Radio was, by definition, never deigned to be its primary focus. It is not sufficiently timely to cope with the highly dynamic nature of radio.

Any assumptions with regard to formatics (which are not sufficiently defined) or individual stations are highly suspect.

Given that its analysis of print is vastly superior to that of radio, any conclusions about comparisons of use between mediums should be viewed with caution.

Another radio issue raising its head is diary vs. phone methodology. Each has its own strengths and weaknesses.

The diary approach consistently fails to get appropriate response from men 18-24. On the other hand, phone methodology disproportionately favors other demographic constituencies.

The admirable triumvirate of BBM Bureau of Measurement continues to analyze alternatives, improve its service (e.g. increasing sample size), and initiate changes that benefit broadcasters, agencies and clients.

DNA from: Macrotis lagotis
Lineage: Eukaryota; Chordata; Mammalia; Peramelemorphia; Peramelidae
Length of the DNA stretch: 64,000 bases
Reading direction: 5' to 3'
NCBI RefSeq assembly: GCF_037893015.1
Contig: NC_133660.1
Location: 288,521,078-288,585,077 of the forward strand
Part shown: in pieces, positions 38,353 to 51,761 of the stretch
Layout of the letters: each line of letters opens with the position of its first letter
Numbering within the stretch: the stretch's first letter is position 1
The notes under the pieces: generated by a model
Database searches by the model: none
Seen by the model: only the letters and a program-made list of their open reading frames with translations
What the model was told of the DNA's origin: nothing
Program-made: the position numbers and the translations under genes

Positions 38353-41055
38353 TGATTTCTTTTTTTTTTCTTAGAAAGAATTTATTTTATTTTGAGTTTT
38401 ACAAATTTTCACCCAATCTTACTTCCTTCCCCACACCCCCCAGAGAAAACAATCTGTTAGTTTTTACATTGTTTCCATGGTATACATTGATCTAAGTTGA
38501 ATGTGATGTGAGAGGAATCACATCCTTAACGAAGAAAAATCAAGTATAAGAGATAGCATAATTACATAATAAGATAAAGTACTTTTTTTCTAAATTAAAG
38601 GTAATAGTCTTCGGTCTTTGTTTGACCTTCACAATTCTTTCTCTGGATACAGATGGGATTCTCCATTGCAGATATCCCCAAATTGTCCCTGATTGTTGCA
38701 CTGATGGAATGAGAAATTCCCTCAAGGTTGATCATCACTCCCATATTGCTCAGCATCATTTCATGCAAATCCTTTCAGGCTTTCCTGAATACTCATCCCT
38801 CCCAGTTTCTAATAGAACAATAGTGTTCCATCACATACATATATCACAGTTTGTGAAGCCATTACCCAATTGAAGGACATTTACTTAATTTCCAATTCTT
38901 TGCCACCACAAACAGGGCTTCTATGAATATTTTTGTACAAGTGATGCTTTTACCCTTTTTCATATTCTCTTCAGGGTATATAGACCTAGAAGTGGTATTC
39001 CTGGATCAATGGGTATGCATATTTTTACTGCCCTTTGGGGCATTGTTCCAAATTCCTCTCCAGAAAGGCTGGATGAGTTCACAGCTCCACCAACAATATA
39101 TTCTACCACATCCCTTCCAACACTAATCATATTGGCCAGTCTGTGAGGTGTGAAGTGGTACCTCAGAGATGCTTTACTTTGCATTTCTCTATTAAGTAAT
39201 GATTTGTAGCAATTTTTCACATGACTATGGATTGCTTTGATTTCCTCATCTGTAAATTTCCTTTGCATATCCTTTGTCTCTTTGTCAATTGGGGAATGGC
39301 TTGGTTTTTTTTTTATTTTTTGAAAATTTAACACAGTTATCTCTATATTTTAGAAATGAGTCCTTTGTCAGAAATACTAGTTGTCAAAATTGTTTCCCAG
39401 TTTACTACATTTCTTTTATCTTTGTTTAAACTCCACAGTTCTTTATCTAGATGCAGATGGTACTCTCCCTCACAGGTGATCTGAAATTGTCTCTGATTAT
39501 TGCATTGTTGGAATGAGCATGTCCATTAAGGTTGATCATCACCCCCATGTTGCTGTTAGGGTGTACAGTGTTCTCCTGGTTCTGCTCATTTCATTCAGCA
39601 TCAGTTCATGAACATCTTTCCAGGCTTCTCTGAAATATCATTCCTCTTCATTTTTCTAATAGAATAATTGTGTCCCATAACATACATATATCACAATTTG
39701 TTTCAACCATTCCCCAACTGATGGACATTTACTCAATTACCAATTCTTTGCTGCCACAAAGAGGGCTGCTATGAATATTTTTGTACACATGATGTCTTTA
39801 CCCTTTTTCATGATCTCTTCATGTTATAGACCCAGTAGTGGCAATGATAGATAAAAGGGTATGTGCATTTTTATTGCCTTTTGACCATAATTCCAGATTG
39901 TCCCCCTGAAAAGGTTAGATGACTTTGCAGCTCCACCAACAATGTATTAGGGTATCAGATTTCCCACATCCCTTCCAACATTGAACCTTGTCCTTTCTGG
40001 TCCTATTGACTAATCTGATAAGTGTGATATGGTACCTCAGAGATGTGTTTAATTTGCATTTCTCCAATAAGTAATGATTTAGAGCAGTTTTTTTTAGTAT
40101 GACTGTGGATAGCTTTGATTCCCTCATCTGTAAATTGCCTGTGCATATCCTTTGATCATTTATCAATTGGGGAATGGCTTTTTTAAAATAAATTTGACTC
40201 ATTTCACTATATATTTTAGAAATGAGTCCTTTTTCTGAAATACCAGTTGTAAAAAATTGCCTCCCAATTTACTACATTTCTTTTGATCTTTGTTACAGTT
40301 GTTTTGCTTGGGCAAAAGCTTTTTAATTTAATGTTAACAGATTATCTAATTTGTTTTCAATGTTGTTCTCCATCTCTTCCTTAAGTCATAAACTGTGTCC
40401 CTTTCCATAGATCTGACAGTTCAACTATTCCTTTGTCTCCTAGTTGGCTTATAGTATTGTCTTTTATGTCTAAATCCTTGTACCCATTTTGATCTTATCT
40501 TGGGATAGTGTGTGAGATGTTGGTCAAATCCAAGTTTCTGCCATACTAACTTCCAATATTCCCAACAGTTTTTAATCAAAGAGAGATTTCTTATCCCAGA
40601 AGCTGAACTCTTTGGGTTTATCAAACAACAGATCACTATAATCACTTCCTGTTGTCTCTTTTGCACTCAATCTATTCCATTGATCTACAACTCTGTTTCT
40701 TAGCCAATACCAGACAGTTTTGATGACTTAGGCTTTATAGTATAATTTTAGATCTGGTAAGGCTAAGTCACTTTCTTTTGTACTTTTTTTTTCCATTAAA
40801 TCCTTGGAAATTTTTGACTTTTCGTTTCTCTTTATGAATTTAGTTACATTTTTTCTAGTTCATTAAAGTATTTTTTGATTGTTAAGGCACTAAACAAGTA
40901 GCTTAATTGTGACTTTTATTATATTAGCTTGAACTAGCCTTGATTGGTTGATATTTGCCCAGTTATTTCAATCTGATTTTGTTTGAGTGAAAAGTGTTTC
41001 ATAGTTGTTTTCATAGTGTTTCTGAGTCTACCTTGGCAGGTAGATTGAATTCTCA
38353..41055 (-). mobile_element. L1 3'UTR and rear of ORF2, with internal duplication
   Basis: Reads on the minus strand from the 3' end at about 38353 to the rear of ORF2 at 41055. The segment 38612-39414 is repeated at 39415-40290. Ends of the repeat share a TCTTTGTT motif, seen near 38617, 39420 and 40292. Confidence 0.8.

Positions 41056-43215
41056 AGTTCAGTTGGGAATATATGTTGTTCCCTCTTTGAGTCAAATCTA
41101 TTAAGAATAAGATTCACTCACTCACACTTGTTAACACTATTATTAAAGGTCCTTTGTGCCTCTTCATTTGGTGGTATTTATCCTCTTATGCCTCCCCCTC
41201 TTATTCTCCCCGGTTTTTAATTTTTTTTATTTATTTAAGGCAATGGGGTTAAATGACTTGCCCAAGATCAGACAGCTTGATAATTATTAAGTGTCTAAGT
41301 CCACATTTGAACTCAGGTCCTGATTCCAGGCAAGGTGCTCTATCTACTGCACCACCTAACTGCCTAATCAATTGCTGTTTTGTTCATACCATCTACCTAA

One would hope this noble principle will ensure its longevity.

A couple of interesting issues have never been satisfactorily addressed.

Are certain personality types more predisposed to responding to surveys?

This would have an effect on overall results that could be particularly applicable to certain clients’ target groups. It could affect how stations should promote themselves.

Another issue that has been woefully underanalyzed is the concept of effective frequency.

It has been much discussed to very little concrete benefit. More definitive work tying product type, purchase cycle, creative and tactical applications to number of exposures is badly needed.

A related concept is the popular concept of ensuring effective frequency on each station as opposed to simply on the market overall.

It seems the entire concept of reach/frequency has not been fully appreciated or always used to its full potential.

From a programming standpoint, various consultants continue to provide valuable and innovative analysis.